Snowbombing music festival takes over the idyllic town of Mayrhofen every spring, providing a stunning backdrop, though one that doesn’t exactly align with a week of electronic music and mild debauchery. The festival transforms the city’s quaint bars into clubs; the conference hall into a ceaseless pingpong hall; and the mountain side and forest into full-blown stages. April is undoubtedly a risky month to kick off the outdoor festival season, but the endless rain didn’t seem to bother people much at all.
Snowbombing 2015: The Up Sides
The wildly creative venues integrated into Mayrhofen’s landscape
Snowbombing goes so far as to set up an igloo to house the festival’s Arctic Disco, where we got the chance to see FATBOY SLIM play a set covering his decades long career. Let’s note that it’s not just your standard igloo; it’s one with a handful of different rooms where you can sip your beer around tables also chiseled from ice. It’s near the mountain’s peak, so you need to take a gondola upwards of a mile to get there. This time around, the gondola was packed with Brits passing around Jaegermeister and chanting the likes of their national anthem. Visitors were greeted by homemade schnapps, a roaring bonfire and views of the surrounding mountain peaks before they made their way into the igloo. As for FATBOY SLIM’s set: the crowd was so into it, they hardly noticed the questionable drips falling from the igloo’s roof.
Another one of the main stages was tucked away in the forest, in a large opening under the pines. THE PRODIGY and BASTILLE filled the woods with Snowbombers who danced for hours under the hanging lights draped about the trees.
If you need a break from side stepping and are one for a ripe competition, the festival also plays host to a ping pong tournament. There’s even a chance to play blindfolded if you feel so inclined. Like the rest of Snowbombing, you won’t be missing the music here either.
Snowbombing adds skiing and boarding into the mix while still keeping the focus on the music. Bursts of electronic tracks fill the air as skiers and boarders plummet down the slopes. Bars dot the mountain side, where DJs play sets throughout the day. Okay, so the unceasing fog meant that riders could hardly see more than a few meters in front of them, but at least they could dance a bit while doing so.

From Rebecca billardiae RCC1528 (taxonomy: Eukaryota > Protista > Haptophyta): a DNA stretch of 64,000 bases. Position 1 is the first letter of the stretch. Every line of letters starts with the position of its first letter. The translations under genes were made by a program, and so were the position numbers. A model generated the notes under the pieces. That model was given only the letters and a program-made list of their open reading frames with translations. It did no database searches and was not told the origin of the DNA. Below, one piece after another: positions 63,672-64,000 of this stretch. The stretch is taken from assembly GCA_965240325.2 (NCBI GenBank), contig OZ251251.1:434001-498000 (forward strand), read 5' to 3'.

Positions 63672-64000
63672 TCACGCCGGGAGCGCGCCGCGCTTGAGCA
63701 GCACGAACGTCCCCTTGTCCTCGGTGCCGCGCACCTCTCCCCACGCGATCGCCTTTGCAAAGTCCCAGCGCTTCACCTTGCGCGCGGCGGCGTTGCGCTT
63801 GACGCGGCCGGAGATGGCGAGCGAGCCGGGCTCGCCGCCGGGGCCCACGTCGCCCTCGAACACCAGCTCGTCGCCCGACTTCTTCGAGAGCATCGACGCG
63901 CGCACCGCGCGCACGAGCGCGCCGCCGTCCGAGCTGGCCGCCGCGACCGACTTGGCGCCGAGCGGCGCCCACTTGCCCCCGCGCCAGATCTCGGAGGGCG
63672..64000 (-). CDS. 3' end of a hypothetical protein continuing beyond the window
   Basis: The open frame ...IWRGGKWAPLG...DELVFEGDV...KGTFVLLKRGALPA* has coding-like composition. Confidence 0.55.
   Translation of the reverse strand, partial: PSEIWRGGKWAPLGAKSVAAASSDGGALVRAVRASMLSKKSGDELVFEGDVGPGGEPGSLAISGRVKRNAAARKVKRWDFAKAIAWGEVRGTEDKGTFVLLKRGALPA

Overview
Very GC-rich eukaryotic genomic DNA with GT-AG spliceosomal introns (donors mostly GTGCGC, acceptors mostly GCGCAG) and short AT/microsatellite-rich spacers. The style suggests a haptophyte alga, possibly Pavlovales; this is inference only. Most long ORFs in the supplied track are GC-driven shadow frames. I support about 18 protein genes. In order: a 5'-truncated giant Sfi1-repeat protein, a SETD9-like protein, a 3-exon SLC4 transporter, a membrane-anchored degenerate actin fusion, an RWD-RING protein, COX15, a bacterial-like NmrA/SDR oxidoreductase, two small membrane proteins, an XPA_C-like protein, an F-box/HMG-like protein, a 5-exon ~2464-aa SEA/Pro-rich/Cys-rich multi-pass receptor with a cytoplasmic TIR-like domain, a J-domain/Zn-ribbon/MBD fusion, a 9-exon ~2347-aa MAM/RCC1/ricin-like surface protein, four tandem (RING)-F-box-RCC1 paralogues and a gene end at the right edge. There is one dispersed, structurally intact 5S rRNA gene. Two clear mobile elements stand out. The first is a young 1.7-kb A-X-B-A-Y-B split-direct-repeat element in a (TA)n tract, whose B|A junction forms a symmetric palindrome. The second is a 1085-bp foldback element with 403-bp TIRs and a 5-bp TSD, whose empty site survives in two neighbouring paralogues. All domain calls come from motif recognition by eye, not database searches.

Snowbombing 2016: The only let downs
The Racket Club is an underground tennis court that NBHAP only made it to once and for the SKEPTA set. The mass exodus of Snowbombers towards the beginning of his set should have been a hint, but we continued against the stream in spite of the blatant warnings. With crowds leaving, it seems impossible that sweaty bodies would still be crammed against each other in the enclosed court. The music was mediocre at best, and the environment was all too suffocating.
Snowbombing offers all the elements of a perfect festival, and an exceptionally creative one, as well. The only thing lacking was the certain sense of community found at most festivals. At Snowbombing, people don’t camp together or commiserate on hangovers as they head into the sets of the next day. The lodgings are spread out and so are the stages so there lacks a unifying point.
Patrons do, however, have the luxury of ending their nights in charming hotels equipped with saunas and jacuzzis. But with an early wakeup call to the slopes and sets lasting well into the early morning, Snowbombers leave Mayrhofen with the same glazed over eyes and grinning faces that festivals often tend to bring.
Snowbombing 2016: Our Final Say
If you’re into electronic music and skiing, the festival is for you. And even if you’re not, it’s probably for you anyways.